A double-page spread from a ring bound diary featuring sketches of narrow rectangles and circles with rope-like curves emerging from their centres.

Sketches from Eva Hesse’s diary, summer 1966
Eva Hesse Archives, Allen Memorial Art Museum, Oberlin College, Oberlin
© The Estate of Eva Hesse

Addendum: A full-scale drawing

In addition to these sketches, Hesse made a full-scale drawing of Addendum (figs.5a and 5b), which was likely to have been used as a template when she came to create the sculpture. This previously unpublished drawing forms part of the LeWitt Collection in Chester, Connecticut and contains detailed measurements and calculations reflecting the intervals, hemisphere diameters and overall dimensions of the work. On the back of Addendum, vertical pencil marks can be seen indicating where supports should go (figs.6a and 6b), which mirror the markings for supports on the full-scale drawing. These highlight the technical aspect of the drawing produced in order to build the sculpture.

A long, narrow, horizontal piece of paper featuring hand-drawn lines and handwritten numbers and calculations.

Eva Hesse
Full-scale drawing for Addendum 1967
LeWitt Collection, Chester, Connecticut
© Courtesy the LeWitt Collection

In her statement for the Art in Series exhibition, Hesse discussed the unity of Addendum with regard to its surface texture and repetition:

The cord is flexible. It is ten feet long, hanging loosely but in parallel lines. The cord opposes the regularity. When it reaches the floor it curls and sits irregularly. The juxtaposition and actual connecting cord realizes the contradiction of the rational series of semi-spheres and irrational flow of lines on the floor. Series, serial, serial art, is another way of repeating absurdity.17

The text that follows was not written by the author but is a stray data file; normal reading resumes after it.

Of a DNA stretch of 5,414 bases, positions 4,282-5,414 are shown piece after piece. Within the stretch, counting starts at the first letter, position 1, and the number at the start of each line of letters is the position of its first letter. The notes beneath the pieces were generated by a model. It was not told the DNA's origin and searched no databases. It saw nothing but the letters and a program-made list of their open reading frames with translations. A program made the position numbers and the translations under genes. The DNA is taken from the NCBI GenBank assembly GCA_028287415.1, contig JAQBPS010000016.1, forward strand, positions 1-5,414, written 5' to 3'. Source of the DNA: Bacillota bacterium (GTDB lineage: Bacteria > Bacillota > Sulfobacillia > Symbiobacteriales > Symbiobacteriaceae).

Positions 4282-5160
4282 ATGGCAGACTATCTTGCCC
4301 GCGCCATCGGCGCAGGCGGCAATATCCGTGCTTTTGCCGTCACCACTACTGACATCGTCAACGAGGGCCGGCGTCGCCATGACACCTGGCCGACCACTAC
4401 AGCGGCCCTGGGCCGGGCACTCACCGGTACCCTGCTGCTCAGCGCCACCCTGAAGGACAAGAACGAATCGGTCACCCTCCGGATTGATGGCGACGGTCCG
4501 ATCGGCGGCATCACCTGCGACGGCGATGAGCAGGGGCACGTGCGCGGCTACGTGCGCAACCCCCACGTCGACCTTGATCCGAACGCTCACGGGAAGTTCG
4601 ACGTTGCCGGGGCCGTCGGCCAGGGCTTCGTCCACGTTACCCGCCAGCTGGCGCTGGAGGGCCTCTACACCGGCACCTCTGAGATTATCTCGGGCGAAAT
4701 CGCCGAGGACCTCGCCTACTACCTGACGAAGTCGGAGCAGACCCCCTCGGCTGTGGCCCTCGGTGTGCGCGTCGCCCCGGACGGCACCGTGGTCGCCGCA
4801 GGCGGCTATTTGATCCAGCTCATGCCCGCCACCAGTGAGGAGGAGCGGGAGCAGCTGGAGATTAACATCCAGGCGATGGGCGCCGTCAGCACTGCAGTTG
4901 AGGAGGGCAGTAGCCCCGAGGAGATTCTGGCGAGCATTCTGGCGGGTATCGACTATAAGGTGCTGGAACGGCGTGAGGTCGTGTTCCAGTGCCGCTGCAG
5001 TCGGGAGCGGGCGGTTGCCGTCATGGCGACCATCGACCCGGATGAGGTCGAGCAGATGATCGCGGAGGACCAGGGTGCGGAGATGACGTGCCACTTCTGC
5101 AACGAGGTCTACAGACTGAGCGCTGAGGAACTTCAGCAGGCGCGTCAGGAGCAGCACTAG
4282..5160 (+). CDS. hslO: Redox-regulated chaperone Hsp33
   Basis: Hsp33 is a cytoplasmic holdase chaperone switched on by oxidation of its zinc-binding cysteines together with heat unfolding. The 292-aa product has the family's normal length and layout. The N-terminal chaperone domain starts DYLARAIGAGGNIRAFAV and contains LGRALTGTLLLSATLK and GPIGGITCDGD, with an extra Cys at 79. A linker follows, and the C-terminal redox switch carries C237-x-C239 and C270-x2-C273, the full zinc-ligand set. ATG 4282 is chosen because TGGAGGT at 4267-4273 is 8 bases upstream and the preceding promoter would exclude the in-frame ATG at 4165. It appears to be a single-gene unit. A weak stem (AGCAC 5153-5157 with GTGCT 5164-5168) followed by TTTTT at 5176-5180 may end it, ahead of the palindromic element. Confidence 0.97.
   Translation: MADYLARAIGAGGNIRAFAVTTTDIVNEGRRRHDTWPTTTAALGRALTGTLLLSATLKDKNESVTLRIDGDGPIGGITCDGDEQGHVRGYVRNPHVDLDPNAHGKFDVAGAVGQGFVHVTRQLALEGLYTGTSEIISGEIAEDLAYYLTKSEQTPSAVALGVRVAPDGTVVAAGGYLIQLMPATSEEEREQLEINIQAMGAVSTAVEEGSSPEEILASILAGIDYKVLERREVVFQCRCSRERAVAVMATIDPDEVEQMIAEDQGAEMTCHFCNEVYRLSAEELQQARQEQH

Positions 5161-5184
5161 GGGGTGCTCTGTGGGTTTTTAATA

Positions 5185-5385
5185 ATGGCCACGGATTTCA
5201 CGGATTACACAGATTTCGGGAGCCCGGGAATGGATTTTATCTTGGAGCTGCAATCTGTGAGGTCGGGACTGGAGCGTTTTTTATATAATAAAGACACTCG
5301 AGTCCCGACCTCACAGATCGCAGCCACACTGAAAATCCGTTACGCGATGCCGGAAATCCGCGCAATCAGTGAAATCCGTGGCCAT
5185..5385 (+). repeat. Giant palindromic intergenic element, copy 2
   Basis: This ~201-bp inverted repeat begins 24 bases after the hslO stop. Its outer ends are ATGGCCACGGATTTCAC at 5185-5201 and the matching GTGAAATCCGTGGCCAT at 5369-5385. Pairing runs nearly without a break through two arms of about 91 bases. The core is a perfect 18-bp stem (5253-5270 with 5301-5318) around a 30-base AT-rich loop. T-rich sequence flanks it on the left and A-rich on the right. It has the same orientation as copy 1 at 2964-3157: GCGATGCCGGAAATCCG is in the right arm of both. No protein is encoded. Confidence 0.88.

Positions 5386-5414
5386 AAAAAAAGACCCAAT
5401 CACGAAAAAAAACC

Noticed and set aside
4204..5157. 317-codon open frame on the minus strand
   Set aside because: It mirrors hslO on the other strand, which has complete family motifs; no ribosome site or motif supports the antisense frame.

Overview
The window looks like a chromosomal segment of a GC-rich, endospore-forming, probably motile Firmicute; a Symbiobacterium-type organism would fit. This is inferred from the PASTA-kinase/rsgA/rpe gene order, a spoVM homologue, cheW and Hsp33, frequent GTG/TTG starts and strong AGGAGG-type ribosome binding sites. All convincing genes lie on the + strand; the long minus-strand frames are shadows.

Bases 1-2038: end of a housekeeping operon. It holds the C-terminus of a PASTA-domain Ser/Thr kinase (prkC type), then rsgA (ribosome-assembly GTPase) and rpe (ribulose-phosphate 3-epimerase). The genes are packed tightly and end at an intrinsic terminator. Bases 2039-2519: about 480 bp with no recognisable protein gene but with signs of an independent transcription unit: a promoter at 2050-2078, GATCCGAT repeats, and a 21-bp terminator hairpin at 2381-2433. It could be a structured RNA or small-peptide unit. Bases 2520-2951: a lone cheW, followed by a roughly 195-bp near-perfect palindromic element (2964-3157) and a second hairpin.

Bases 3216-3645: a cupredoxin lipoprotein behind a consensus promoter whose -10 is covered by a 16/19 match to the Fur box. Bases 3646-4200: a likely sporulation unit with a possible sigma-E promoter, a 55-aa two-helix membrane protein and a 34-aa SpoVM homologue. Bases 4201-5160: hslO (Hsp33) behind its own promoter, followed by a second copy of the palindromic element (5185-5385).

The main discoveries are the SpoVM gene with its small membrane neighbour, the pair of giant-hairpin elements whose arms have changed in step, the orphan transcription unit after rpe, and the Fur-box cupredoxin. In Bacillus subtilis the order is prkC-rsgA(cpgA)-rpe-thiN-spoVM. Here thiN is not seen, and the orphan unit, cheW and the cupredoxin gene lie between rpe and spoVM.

The monumental scale of Addendum marked a change in Hesse’s sculptural practice at this time. The sculpture is over three metres in length and two metres in height, and dominates the wall when displayed, with the ropes extending onto the floor. However, Ditto and One More Than One, both of which were also made in 1967, are smaller, with the former measuring 178 x 386 x 3 mm and the latter 216 x 381 x 140 mm. Hesse’s sculptures would continue to grow in scale from Addendum onwards, often encompassing several walls and extending from floor to ceiling, as seen in works such as No Title 1969–70 (Whitney Museum of American Art, New York).18


Addendum was acquired by Tate in 1979 from art collector Victor Ganz, who had purchased the sculpture in 1972 from Fourcade, Droll Gallery in New York. It was one of nine major works by Hesse that Ganz bought from the gallery that year; he had also purchased three of Hesse’s sculptures while she was still alive.19 It is unclear where Addendum was located between its fabrication and subsequent acquisition by Fourcade, Droll. It may have stayed in Hesse’s studio for several months, or longer. Shortly after Hesse’s death in May 1970,20 the dealer Donald Droll – co-founder of Fourcade, Droll and a friend of the artist – was given access to her estate,21 which was managed by Hesse’s sister Helen Charash, who made the sale to Ganz.

The funds from the sale to Ganz went on to finance the publication of critic and curator Lucy Lippard’s comprehensive publication on Hesse.22 The Director of Tate at that time, Norman Reid, was aware of the need to acquire works by Hesse; he had received a letter from British sculptor Barry Flanagan in May 1971 conveying that it would be a ‘splendid thing for Britain if the Tate Gallery were to acquire an example of her work’.23 Interestingly, Reid was aware of the challenges of acquiring (rubber) latex and referred to the material in a note of 1974 as ‘self-consuming, so ineligible for a permanent collection’.24 He recommended an acquisition be made of a work by Hesse that comprised more stable materials, perhaps leading to the choice of Addendum and Tomorrow’s Apples (5 in White) 1965, which were both purchased by Tate in 1979.